SHREVEPORT, LA - Another scorching hot day is ahead of us and this can be dangerous for those who have to be out in this heat for any length of time. The City of Shreveport has set up cooling centers to help keep the public safe.

The City of Shreveport and SPAR want to ensure people can escape the heat during a week with temperatures forecast to be above 100 degrees for the next few days. Each SPAR recreation center will be open Monday through Friday from 9 am – 7 pm and Saturdays 9 am – 3 pm. Each facility has a designated seating area, water, and a place to charge your devices.

Spencer Platt, Getty Images
Spencer Platt, Getty Images

Here Are the SPAR Cooling Centers:

• A.B. Palmer Community Center – 547 E. 79th Street

• Airport Park Community Center – 6500 Kennedy Drive

• Andrew Currie Community Center – 1600 Norma Avenue

• Bilberry Park Community Center – 1902 Alabama Avenue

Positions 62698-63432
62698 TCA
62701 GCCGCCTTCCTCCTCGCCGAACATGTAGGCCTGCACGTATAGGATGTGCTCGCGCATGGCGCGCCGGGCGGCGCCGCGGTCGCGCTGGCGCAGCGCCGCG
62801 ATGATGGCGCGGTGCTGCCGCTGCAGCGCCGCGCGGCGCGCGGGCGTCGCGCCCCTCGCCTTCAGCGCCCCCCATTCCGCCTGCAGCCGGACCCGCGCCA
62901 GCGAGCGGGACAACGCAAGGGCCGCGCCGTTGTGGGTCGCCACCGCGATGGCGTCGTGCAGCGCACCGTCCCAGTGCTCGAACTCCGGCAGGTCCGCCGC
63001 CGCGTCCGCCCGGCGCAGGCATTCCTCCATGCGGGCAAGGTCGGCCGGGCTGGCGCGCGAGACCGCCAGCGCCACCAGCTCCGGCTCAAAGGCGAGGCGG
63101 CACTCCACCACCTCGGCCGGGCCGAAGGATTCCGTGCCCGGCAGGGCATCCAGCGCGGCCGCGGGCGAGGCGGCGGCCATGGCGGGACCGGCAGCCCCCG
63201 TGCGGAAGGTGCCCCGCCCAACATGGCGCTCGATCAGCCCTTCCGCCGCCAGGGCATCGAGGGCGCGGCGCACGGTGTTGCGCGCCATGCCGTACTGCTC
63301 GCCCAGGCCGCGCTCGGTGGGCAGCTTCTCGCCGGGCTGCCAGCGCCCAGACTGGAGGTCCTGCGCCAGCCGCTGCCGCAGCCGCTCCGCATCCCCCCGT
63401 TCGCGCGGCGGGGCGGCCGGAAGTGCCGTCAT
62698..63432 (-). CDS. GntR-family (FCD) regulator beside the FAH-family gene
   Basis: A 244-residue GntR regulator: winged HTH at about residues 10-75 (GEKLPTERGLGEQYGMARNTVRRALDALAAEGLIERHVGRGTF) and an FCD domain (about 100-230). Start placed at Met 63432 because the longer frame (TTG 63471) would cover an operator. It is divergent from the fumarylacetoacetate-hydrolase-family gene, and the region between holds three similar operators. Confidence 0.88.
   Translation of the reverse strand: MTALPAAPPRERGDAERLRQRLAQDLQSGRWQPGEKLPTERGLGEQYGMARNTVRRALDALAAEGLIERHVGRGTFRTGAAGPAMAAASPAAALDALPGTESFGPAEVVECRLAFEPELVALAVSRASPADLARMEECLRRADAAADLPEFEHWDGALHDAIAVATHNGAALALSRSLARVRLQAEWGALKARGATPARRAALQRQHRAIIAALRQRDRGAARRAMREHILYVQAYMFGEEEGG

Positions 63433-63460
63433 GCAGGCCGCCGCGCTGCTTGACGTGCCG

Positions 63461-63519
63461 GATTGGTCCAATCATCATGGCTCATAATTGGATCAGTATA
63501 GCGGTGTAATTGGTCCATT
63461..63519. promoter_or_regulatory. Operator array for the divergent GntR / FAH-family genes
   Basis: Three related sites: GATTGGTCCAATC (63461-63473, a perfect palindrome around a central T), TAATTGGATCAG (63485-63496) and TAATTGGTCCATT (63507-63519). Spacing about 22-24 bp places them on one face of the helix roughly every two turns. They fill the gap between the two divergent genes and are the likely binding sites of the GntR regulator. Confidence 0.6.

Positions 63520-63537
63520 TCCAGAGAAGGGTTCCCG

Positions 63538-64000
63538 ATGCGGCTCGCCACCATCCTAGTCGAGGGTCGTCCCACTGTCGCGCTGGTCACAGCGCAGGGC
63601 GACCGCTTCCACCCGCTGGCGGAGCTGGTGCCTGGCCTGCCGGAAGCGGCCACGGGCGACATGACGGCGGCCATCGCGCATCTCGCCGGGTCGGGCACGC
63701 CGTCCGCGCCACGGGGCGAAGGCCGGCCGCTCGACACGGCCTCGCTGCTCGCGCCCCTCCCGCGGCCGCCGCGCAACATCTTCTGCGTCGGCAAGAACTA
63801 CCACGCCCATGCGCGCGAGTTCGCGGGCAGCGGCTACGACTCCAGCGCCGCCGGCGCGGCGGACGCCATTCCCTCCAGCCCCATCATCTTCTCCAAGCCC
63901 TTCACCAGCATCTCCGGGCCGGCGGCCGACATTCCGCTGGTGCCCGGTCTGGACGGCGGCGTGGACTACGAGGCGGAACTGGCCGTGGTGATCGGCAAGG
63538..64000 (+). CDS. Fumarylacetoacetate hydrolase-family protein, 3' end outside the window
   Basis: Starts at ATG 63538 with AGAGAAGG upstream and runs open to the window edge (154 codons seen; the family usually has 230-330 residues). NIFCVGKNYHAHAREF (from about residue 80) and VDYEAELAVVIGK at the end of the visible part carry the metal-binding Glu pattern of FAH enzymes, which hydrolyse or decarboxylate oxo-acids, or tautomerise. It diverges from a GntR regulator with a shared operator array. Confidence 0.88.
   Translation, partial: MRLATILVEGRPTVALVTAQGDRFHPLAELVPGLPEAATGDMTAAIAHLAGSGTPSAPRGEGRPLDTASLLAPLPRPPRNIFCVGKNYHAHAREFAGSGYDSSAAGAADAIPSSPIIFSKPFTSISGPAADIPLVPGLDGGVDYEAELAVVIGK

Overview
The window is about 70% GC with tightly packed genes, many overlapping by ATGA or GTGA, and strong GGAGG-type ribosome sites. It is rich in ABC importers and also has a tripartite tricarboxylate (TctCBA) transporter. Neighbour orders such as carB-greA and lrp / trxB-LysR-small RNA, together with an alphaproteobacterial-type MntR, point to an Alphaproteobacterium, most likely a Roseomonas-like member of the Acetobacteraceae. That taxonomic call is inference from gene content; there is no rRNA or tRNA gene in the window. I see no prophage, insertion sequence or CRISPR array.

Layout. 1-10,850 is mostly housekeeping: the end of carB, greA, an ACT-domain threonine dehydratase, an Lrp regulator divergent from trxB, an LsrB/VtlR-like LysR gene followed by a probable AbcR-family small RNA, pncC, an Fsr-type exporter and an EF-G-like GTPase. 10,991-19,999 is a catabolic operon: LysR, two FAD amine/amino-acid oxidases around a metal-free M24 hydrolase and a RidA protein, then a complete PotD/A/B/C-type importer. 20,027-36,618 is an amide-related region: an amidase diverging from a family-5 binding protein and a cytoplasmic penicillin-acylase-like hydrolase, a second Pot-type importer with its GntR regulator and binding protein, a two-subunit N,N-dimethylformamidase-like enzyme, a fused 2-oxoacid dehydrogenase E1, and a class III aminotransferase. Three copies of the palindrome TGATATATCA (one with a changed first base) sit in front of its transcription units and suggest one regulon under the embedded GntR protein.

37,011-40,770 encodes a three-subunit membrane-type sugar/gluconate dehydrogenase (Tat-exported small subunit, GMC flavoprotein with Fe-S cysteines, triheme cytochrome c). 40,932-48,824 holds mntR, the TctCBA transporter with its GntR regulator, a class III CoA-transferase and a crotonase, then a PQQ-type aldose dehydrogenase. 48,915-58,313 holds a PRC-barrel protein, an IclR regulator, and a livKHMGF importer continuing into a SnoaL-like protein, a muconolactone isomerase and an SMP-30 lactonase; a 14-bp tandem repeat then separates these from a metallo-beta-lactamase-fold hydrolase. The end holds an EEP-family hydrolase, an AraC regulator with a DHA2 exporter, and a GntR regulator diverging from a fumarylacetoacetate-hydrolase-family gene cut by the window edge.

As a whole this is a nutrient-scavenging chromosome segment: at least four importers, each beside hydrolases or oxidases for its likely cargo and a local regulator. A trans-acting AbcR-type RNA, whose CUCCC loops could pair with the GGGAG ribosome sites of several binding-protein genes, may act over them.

• Bill Cockrell Community Center – 4109 Pines Road

• Chris Hays Community Center – 4300 Illinois Street

• David Raines Community Center – 2920 Round Grove Lane

• Hattie Perry Community Center – 4300 Ledbetter Street

• Lakeside Park Community Center – 2200 Milam Street

• Mamie Hicks Community Center – 200 Mayfair Street

• Princess Park Community Center – 931 Baker Street

• Querbes Park Community Center – 3500 Beverly Street

• Southern Hills Community Center – 1002 Bert Kouns Ind. Loop

• Sunset Acres Community Center – 6700 Quilen Road

• Valencia Park Community Center – 1800 Viking Drive

You are also urged to check on elderly neighbors or others who live alone to make sure they are safe during this excessive heat. These high temperatures can cause illness, as excessive heat can increase your body's core temperature.

According to the Centers for Disease Control and Prevention (CDC), a heat illness happens when your body is unable to dissipate heat effectively. Personal factors, like age, obesity, dehydration, heart disease, poor circulation, sunburn, and prescription drug and alcohol use can all play a role in your body's ability to cool off during hot weather. Those who are at the highest risk for heat-related illness include people 65 and older, children younger than two, and people with chronic diseases or mental illnesses.


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